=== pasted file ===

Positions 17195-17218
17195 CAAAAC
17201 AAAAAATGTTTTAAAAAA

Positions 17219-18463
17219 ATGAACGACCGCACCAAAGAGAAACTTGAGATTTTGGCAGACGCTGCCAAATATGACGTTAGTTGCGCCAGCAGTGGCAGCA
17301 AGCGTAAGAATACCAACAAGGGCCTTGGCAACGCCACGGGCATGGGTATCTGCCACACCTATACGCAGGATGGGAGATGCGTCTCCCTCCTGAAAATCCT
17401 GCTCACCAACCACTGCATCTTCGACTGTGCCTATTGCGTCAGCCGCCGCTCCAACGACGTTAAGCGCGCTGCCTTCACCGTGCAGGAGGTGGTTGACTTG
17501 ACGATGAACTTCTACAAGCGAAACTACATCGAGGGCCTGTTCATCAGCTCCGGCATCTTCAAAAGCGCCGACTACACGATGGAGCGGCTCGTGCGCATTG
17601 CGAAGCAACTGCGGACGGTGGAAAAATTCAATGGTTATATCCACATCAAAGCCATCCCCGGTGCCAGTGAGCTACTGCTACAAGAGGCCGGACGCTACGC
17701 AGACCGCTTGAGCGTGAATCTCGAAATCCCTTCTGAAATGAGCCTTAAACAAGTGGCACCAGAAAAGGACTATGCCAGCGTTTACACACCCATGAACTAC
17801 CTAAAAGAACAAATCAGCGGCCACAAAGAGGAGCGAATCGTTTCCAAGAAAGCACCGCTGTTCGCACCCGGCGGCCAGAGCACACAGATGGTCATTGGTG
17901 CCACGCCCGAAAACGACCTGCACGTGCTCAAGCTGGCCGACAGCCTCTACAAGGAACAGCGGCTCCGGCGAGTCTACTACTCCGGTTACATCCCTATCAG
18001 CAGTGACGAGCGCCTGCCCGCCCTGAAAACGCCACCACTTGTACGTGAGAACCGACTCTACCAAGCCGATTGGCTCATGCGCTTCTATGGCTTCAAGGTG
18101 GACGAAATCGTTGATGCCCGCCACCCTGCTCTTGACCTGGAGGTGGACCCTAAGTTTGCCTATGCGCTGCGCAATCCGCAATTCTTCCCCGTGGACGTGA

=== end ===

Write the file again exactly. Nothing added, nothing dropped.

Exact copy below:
Positions 17195-17218
17195 CAAAAC
17201 AAAAAATGTTTTAAAAAA

Positions 17219-18463
17219 ATGAACGACCGCACCAAAGAGAAACTTGAGATTTTGGCAGACGCTGCCAAATATGACGTTAGTTGCGCCAGCAGTGGCAGCA
17301 AGCGTAAGAATACCAACAAGGGCCTTGGCAACGCCACGGGCATGGGTATCTGCCACACCTATACGCAGGATGGGAGATGCGTCTCCCTCCTGAAAATCCT
17401 GCTCACCAACCACTGCATCTTCGACTGTGCCTATTGCGTCAGCCGCCGCTCCAACGACGTTAAGCGCGCTGCCTTCACCGTGCAGGAGGTGGTTGACTTG
17501 ACGATGAACTTCTACAAGCGAAACTACATCGAGGGCCTGTTCATCAGCTCCGGCATCTTCAAAAGCGCCGACTACACGATGGAGCGGCTCGTGCGCATTG
17601 CGAAGCAACTGCGGACGGTGGAAAAATTCAATGGTTATATCCACATCAAAGCCATCCCCGGTGCCAGTGAGCTACTGCTACAAGAGGCCGGACGCTACGC
17701 AGACCGCTTGAGCGTGAATCTCGAAATCCCTTCTGAAATGAGCCTTAAACAAGTGGCACCAGAAAAGGACTATGCCAGCGTTTACACACCCATGAACTAC
17801 CTAAAAGAACAAATCAGCGGCCACAAAGAGGAGCGAATCGTTTCCAAGAAAGCACCGCTGTTCGCACCCGGCGGCCAGAGCACACAGATGGTCATTGGTG
17901 CCACGCCCGAAAACGACCTGCACGTGCTCAAGCTGGCCGACAGCCTCTACAAGGAACAGCGGCTCCGGCGAGTCTACTACTCCGGTTACATCCCTATCAG
18001 CAGTGACGAGCGCCTGCCCGCCCTGAAAACGCCACCACTTGTACGTGAGAACCGACTCTACCAAGCCGATTGGCTCATGCGCTTCTATGGCTTCAAGGTG
18101 GACGAAATCGTTGATGCCCGCCACCCTGCTCTTGACCTGGAGGTGGACCCTAAGTTTGCCTATGCGCTGCGCAATCCGCAATTCTTCCCCGTGGACGTGA